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Roy Dejoie

Roy DejoieRoy “Dr. D” Dejoie, a clinical associate professor of management at the Daniels School, has been a teaching clinician long before the concept of “flipping the classroom” became part of the academic lexicon.

Born in England and living in New Orleans, Louisiana, for most of his early childhood, Dejoie began his journey into and beyond the classroom at Texas A&M, where he earned three degrees and served as an assistant lecturer in the Mays Business School for five years while a PhD student.

After completing his doctorate, Dejoie continued at the University of Oklahoma, where in 1992 he joined the faculty as an assistant professor of management information systems. “Oklahoma was where I got my nickname,” Dejoie says. “Students started calling me ‘Dr. D’ and it stuck.”

Dejoie went on to serve as director of the JCPenney Leadership Center at Oklahoma before he and group of former colleagues formed a small, web solutions startup firm in 1998.

“I’ve always had an entrepreneurial instinct and an interest in industry, and the time to make a change seemed right,” Dejoie says. Through a series of mergers and acquisitions, however, the firm expanded into an organization with thousands of employees in just two years. “It no longer had that small-company, entrepreneurial vibe, so many of us from the original company left to work independently.”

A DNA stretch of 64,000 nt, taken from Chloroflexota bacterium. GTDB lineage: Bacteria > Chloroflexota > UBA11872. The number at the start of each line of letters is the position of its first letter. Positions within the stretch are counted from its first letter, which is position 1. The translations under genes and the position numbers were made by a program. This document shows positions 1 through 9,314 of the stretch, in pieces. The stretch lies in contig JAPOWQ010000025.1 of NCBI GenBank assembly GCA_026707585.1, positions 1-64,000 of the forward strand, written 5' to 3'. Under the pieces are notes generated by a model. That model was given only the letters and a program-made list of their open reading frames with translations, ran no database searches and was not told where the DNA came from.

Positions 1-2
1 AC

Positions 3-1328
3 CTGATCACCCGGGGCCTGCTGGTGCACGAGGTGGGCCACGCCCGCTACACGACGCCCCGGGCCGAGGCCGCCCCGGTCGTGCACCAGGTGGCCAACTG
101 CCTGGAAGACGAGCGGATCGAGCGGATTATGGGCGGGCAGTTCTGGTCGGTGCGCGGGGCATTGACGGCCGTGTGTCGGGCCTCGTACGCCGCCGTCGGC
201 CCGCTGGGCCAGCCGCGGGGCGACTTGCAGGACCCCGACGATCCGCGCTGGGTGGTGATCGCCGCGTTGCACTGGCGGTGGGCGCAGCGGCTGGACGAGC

While working as a private consultant, Dejoie began feeling the lure of returning to higher education. “My work in industry increasingly found me returning to the issue of professional development, which is really a form of education,” he says. “I realized that I missed the academic arena, but wasn’t necessarily interested in a research-focused position.”

As fate so often has it, Dejoie received a call in 2001 from his friend and former dean at Oklahoma, Rick Cosier, who had recently been named dean and Leeds Professor of Management at Purdue’s business school. An offer to join the school as a visiting faculty member in management information systems quickly followed, and by that fall “Dr. D” was once again attending to students.

What began as a “visiting” position soon became “continuous.” Meanwhile, Dejoie has earned a growing list of honors during, including the Purdue University Class of 1922 Award for Outstanding Innovation in “Helping Students Learn,” multiple Excellence in Undergraduate Teaching Awards and numerous Distinguished Teacher recognitions at both the undergraduate and graduate school level.

Dejoie also has received several grants to help share his teaching skills with others, and in 2015 he joined the ranks of other classroom greats with his induction as a Fellow in the Purdue University Teaching Academy.

Fortunately for the business school and its students, Dejoie doesn’t plan to leave the classroom anytime soon.

“In some ways, my current role provides more job stability than a tenure-track position and allows me to focus primarily on teaching, but it’s about more than that,” he says. “My wife and I had three of our five children here and my two oldest kids are now Boilermakers." Dejoie says. "I work with some of the greatest minds in my field. This is our home. Purdue is part of our family.”